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Andrews, 1922


Thin clavicle
3 metres (10 ft)

Rhomaleosauridae (Kuhn, 1961)

"Leptocleidus" sp.

Vectis Formation

Unusually for a plesiosaur, Leptocleidus occurs in lagoonal or shallow marine inshore areas, though it may have frequented freshwater environments such as lakes and rivers as well. It was a generalist predator, capable of capturing active prey, or using twist feeding to tear flesh from a large carcass.
(More info can be found at DinoWight Palaeoecology)

Somewhere in the Vectis Formation, between Cowleaze Chine and Sheperds Chine.

Description of Material

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Leptocleidus somewhat resembles the Early Jurassic Rhomaleosaurus, with large clavicles and interclavicle, and small, widely separated scapulae. There are only 21 teeth on each side in the upper jaws, and probably 35 teeth in each lower jaw. The triangular skull has a distinctive crest along the top, running from a forward-pointing ridge at the back to a small odd-looking ridge over the nasal region. Leptocleidus has, unlike early pliosauroids, single-headed cervical ribs and a deep central depression in the centra of the neck vertebrae.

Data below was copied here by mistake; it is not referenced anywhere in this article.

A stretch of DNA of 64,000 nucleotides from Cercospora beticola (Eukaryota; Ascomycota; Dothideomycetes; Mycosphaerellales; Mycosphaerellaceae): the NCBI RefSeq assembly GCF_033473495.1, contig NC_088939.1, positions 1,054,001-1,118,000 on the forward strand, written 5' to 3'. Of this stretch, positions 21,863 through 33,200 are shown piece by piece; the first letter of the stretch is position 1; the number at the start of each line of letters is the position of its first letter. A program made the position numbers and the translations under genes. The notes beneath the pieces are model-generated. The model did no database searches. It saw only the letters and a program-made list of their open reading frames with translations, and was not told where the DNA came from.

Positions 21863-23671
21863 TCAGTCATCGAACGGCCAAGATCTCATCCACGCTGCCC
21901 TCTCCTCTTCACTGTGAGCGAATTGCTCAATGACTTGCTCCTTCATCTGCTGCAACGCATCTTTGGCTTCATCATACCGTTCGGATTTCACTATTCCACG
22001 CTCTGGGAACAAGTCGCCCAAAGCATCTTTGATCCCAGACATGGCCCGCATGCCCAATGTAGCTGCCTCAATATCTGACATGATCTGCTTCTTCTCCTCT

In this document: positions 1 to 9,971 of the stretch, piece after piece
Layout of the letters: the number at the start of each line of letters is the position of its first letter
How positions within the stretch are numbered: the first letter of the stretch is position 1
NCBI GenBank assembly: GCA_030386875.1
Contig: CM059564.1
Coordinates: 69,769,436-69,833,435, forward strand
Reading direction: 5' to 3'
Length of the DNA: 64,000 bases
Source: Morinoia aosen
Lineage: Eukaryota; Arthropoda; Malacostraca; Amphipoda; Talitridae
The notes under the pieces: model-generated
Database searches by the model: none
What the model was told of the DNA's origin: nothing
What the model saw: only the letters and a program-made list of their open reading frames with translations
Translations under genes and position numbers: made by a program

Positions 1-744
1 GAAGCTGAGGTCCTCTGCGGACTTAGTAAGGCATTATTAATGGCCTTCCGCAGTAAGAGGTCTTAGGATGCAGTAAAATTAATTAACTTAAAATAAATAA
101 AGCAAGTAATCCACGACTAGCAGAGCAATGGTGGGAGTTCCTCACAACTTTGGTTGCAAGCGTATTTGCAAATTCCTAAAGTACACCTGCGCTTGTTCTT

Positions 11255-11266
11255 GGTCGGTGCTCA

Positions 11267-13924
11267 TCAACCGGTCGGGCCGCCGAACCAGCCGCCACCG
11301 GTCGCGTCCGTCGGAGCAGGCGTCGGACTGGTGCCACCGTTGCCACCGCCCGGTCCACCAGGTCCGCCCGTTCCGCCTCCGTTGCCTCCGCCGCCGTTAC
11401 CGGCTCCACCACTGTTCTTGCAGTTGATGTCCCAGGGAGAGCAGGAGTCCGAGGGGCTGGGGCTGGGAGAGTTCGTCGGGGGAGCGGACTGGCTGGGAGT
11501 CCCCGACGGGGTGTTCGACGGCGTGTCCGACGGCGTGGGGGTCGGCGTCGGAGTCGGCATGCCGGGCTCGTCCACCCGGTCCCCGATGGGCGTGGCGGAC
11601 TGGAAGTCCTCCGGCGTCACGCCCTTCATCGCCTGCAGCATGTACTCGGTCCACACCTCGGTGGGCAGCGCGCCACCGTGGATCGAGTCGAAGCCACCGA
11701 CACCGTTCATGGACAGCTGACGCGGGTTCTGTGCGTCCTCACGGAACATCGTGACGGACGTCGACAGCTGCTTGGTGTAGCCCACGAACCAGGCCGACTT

On the Isle of Wight Leptocleidus is represented by an articulated vertebral column with disarticulated chest elements, including both coracoids, the interclavicles, a partial humerus and a probable scapula. If rough comparison with the Leptocleidus superstes at the Natural History Museum is accurate, the Islands specimen was nearly 50% smaller, making it the smallest leptocleidid on record!

How do I know if I've found a bone?

Further Information.
Plesiosaur Directory - Genera - Leptocleidus
Palaeos- The Vertebrates- Rhomalaeosauridae- Leptocleidus
References (not cited above)
O'Keefe, 2001
Cruikshank, 1997
(Thanks to Langan Turner for the pictures and info on "His Baby", the Isle of Wight material)

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